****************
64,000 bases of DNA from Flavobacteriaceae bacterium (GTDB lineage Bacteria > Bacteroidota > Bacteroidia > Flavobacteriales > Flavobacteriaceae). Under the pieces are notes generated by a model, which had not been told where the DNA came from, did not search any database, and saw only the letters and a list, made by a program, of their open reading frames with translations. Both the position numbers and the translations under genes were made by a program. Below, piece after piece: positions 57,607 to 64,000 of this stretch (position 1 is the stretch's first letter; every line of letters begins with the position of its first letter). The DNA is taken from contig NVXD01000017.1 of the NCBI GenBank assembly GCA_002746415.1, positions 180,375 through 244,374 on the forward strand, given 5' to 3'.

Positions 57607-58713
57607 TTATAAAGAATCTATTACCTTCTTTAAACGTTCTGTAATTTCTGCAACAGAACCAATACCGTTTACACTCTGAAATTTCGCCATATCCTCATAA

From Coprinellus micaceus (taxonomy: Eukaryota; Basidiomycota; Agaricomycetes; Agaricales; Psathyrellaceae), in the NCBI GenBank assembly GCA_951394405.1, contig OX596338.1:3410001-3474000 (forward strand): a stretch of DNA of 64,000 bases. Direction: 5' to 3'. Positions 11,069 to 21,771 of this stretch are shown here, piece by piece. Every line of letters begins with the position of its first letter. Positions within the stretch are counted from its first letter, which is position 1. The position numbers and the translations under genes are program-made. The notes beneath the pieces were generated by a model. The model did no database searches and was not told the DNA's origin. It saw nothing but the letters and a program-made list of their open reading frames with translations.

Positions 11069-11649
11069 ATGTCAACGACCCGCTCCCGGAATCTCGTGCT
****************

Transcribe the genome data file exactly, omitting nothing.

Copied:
64,000 bases of DNA from Flavobacteriaceae bacterium (GTDB lineage Bacteria > Bacteroidota > Bacteroidia > Flavobacteriales > Flavobacteriaceae). Under the pieces are notes generated by a model, which had not been told where the DNA came from, did not search any database, and saw only the letters and a list, made by a program, of their open reading frames with translations. Both the position numbers and the translations under genes were made by a program. Below, piece after piece: positions 57,607 to 64,000 of this stretch (position 1 is the stretch's first letter; every line of letters begins with the position of its first letter). The DNA is taken from contig NVXD01000017.1 of the NCBI GenBank assembly GCA_002746415.1, positions 180,375 through 244,374 on the forward strand, given 5' to 3'.

Positions 57607-58713
57607 TTATAAAGAATCTATTACCTTCTTTAAACGTTCTGTAATTTCTGCAACAGAACCAATACCGTTTACACTCTGAAATTTCGCCATATCCTCATAA

From Coprinellus micaceus (taxonomy: Eukaryota; Basidiomycota; Agaricomycetes; Agaricales; Psathyrellaceae), in the NCBI GenBank assembly GCA_951394405.1, contig OX596338.1:3410001-3474000 (forward strand): a stretch of DNA of 64,000 bases. Direction: 5' to 3'. Positions 11,069 to 21,771 of this stretch are shown here, piece by piece. Every line of letters begins with the position of its first letter. Positions within the stretch are counted from its first letter, which is position 1. The position numbers and the translations under genes are program-made. The notes beneath the pieces were generated by a model. The model did no database searches and was not told the DNA's origin. It saw nothing but the letters and a program-made list of their open reading frames with translations.

Positions 11069-11649
11069 ATGTCAACGACCCGCTCCCGGAATCTCGTGCT